If you're like I was until two weeks ago, I'd vaguely heard of my thyroid, but could no more easily locate it on my body than I could find Timbuktu on a map. I also had no idea what it did. Turns out it's a critical part of the body's metabolism, and it can either be underperforming (hypo-) or overperforming (hyper-). Either way, it's not good, and something that needs to be addressed.
I found out about it by accident - I was constantly tired, overweight, kept forgetting basic words (like "kettle" when I was making a cup of tea), feeling depressed and anxious (to the point I'd been put on anti-depressants) and my body temperature was running lower than usual. I went to my doctor to ask for a panel of blood-work after I'd read "Fat Chance" (see my earlier post) as I thought I might have been glucose or leptin intolerant. Turns out my doctor is a smartie, and threw in a thyroid test for good measure.
What I didn't realise was that she'd checked my thyroid levels last year when I first started seeing her, and called me to say that my TSH (thyroid stimulating hormone) had jumped from a slightly above average 2.2, to an unacceptable 5.7. Apparently it should be in the 1-2 range. Troubles with your thyroid can be triggered by stress and a sedentary lifestyle apparently, so three foot surgeries and six months in a wheelchair might have done it! Either way, I have more blood tests in my future to determine exactly which bit of the thyroid system isn't happy, and I've already started on hormone replacement meds. It makes me sound like my mum after menopause!!!
Signs of hypothyroidism include (and here I am shamelessly copying from the Mayo website, which has way more helpful information):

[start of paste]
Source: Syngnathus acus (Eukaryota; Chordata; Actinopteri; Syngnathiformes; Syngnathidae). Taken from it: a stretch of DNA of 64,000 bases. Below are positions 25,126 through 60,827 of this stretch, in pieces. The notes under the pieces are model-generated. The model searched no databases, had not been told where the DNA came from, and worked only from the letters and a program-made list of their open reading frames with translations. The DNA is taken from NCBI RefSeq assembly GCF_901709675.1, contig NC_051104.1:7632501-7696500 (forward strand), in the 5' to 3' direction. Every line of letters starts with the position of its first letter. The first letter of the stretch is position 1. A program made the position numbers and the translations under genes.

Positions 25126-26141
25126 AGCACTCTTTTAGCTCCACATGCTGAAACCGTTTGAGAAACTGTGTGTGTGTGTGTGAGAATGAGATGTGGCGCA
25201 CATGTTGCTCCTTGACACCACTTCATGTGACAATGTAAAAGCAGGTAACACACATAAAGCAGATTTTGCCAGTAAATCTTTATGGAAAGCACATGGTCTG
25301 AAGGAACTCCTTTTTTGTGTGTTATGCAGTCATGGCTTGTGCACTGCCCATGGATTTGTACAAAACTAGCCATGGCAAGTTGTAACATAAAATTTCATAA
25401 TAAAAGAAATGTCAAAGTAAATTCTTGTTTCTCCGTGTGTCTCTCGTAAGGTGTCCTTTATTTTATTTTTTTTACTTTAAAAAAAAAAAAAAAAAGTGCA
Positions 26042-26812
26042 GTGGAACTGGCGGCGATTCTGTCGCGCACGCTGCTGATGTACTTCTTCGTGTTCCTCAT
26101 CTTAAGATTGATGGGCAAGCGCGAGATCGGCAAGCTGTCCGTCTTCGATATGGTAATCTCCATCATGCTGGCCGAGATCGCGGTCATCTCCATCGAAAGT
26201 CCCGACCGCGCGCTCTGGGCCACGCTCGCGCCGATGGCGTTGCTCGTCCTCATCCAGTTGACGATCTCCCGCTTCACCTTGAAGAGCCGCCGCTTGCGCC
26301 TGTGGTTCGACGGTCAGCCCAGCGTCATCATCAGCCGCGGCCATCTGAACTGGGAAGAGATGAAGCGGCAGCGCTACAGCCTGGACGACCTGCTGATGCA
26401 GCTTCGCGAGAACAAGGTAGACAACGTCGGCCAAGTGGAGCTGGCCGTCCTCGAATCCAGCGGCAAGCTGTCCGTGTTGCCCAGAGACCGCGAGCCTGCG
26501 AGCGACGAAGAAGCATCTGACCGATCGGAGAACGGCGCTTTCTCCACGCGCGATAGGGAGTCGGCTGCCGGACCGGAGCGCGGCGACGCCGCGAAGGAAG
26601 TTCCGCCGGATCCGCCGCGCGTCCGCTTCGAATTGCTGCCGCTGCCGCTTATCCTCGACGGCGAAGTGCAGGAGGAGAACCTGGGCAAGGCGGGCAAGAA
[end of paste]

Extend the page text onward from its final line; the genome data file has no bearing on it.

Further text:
- Increased sensitivity to cold
- Dry skin
- Unexplained weight gain
- Puffy face
- Muscle weakness
- Elevated blood cholesterol level
- Muscle aches, tenderness and stiffness
- Pain, stiffness or swelling in your joints
- Heavier than normal or irregular menstrual periods
- Thinning hair
- Slowed heart rate
- Impaired memory
So basically, my life for the past year. It also explains the carb cravings, which I'm still having. They slowly start you on the medication and then ramp it up over time, so at the moment I still feel like crap, but fingers crossed it will improve in future.
If any of these sound like you, there's an easy indicative test you can do to see whether you might have a problem. The Barnes basal temperature test can be a first step - your body temperature should be between 97.8 and 98.2. If you're lower (like me, I'm usually in the low 96's) you're possibly hypo, and if it's higher you may be hyper. The definitive test is a blood panel, and definitely to talk with your doctor.
So moving forward at least I know what's going on. I'm slightly bummed that this is the case, but at least now I know what's happening to my body I can take steps to get better. I've unfortunately fallen off the no-sugar bandwagon, but everything I've read says that a gluten/sugar/processed food free diet is essential to managing hypothyroidism properly, so I'm trying to pysch myself up for it again. Urghh.
These past 18 months have been properly crap, but hopefully now I have a diagnosis I can really start on the road to recovery! If you have experience with thyroid issues, I'd love to hear from you in the comments!